Branding Potentials of Keyword Search Ads (Second Place, Best Paper) • Chan Yoo, University of Kentucky • Based on the priming theory including the inclusion and exclusion model, this study examined the effects of ad rankings in search engine result pages, especially for an unknown brand, on memory and perceptions. Both topic knowledge and persuasion knowledge about keyword search ads were examined as moderators. A total of 228 undergraduate students participated in the experiment featuring a 2 (rank: 1st vs. 4th) x 2 (persuasion knowledge: activation vs. no activation) between-subjects design with some covariates (i.e., click-through, search confidence, and demographic information). The results suggest that a keyword search ad for the unknown brand may generate greater recognition and more favorable brand perceptions, when it has a high ranking than when it has a lower ranking than well-known brands. Furthermore, subjects’ topic knowledge and persuasion knowledge were working together to influence brand recognition and perceptions.
Narrative Transportation in Radio Advertising: A Study of the Effects of Dispositional Traits on Mental Transportation • Lu Zheng, University of Florida; Yunmi Choi, University of Florida • This study examined the potential influence of three individual traits, namely transportability, mental imagery vividness and need for cognition on one’s psychological transportation and ensuing belief change in a narrative radio advertising context. The study demonstrated that all three dispositional factors tend to significantly influence one’s degree of transportedness. Moreover, the study showed that a higher degree of transportedness leads to a more potent persuasive impact on one’s affective and conative responses to narrative radio commercial.
A Content Analysis of the Information Content of Over-the-Counter Drug Advertising in Magazines • Lu Zheng, University of Florida; John Sutherland; Shine Liu • Despite the pivotal role played by OTC advertising in consumers’ health-related decisions, little research has examined the information content of OTC advertising in the past three decades. This study content analyzed the information cues portrayed in OTC ads from six popular magazines representing three categories (women, men, and general interest) from 2008 to 2010. The study provides insight into the current state of OTC print advertising. Implications and limitations of the study are discussed.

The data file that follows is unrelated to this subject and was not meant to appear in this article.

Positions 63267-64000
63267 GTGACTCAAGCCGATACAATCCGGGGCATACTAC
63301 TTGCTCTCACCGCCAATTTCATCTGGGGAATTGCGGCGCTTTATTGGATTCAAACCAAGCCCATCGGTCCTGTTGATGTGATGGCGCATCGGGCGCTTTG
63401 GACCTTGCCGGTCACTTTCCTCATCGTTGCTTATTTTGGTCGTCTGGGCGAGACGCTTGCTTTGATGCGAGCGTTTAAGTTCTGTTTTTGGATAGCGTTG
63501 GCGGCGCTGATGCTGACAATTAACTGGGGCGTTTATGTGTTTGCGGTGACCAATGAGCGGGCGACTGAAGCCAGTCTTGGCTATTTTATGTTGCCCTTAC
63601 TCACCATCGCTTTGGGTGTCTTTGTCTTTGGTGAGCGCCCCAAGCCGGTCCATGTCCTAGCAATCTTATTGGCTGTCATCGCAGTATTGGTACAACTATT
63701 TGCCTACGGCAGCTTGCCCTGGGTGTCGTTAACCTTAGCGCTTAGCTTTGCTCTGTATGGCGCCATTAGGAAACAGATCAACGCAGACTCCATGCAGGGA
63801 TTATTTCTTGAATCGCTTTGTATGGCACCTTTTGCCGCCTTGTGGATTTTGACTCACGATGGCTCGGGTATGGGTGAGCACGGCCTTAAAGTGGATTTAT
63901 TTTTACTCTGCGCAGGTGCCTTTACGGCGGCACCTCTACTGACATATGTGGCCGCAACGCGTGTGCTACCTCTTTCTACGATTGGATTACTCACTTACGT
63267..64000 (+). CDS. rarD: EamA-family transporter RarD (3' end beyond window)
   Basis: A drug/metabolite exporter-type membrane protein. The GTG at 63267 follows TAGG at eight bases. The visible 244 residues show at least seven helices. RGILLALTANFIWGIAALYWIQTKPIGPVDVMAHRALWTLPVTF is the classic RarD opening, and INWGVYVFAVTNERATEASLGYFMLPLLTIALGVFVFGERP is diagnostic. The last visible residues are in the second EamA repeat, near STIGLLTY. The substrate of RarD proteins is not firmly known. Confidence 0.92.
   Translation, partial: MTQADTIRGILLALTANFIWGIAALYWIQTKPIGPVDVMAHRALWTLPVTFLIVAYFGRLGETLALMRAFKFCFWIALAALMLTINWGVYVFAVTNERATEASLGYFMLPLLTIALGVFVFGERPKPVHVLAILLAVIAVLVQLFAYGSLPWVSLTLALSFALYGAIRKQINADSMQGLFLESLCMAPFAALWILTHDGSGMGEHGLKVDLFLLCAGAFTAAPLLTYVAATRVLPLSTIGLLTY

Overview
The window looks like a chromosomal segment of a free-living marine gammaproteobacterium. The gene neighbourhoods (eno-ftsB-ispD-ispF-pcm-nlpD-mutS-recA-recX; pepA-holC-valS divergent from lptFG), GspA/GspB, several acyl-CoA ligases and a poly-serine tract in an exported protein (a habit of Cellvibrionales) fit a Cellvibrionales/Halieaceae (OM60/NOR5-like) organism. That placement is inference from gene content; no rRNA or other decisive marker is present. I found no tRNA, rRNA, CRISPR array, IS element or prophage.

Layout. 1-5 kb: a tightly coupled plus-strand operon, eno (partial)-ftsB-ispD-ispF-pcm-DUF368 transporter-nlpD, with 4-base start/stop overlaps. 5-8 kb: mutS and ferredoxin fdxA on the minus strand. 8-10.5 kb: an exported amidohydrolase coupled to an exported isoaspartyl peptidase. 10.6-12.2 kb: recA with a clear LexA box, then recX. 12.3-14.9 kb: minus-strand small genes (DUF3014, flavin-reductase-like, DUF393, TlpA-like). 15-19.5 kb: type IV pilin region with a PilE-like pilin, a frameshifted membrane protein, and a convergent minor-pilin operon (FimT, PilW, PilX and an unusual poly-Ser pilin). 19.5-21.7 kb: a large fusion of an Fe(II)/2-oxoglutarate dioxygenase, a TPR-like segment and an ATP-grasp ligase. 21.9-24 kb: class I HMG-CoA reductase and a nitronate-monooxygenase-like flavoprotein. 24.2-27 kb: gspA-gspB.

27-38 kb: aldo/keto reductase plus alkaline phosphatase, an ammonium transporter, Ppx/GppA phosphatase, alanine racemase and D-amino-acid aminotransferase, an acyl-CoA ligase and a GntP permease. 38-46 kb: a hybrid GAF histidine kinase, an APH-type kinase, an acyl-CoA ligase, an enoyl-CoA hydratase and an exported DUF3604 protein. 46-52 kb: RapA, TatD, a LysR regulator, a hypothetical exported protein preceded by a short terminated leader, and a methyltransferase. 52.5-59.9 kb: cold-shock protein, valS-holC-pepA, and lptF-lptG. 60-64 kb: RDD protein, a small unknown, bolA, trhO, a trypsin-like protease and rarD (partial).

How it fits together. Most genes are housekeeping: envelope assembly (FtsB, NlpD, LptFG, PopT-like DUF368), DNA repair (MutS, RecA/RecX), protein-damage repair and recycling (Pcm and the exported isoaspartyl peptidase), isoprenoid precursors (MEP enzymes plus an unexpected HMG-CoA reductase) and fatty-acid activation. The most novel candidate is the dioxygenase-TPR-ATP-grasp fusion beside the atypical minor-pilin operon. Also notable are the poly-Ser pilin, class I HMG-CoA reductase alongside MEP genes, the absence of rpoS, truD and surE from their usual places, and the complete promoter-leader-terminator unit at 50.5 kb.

Where the Bottom Line Is Higher: What Small IMC Agencies Need from New Graduates • Martine Robinson Beachboard, Idaho State University; Lisa Weidman, Linfield College • In non-metropolitan areas, colleges may find themselves developing IMC curricula based on national studies of major markets. The authors, whose students find work primarily in smaller organizations, surveyed advertising professionals in a mostly rural state. Survey results indicate that employers in small agencies need the same things larger agencies need – and more. Here, even entry-level employees must have a client-centered business perspective. In this world, everyone has to contribute to the bottom line.
Overview of Technology’s Role in the Advertising Creative Classroom • Lisa Duke; Sabrina Habib • Digital interactive platforms have permeated every aspect of day-to-day life, with the potential to profoundly affect the ways advertising creative students and professionals generate and develop ideas. However, little work has been done to better understand the ways in which new technologies are used to construct and sustain creative ideas. The purpose of this study is to understand the role of technology in advertising creative classrooms.
Learning from the best: A study of the growth, goals and methods of exemplary teachers • Brett Robbs, University of Colorado at Boulder; Sheri Broyles, Mayborn School of Journalism • University of North Texas • This study provides insight into the growth of 15 exemplary advertising teachers and the skills and attributes essential to their success. It’s based on interviews with teachers characterized as exemplary because of their experience and their having won a national or major university teaching award. The paper examines the methods respondents use to improve, the key change in their evolution as teachers, the responsibilities seen as critical and the ways they achieve their goals.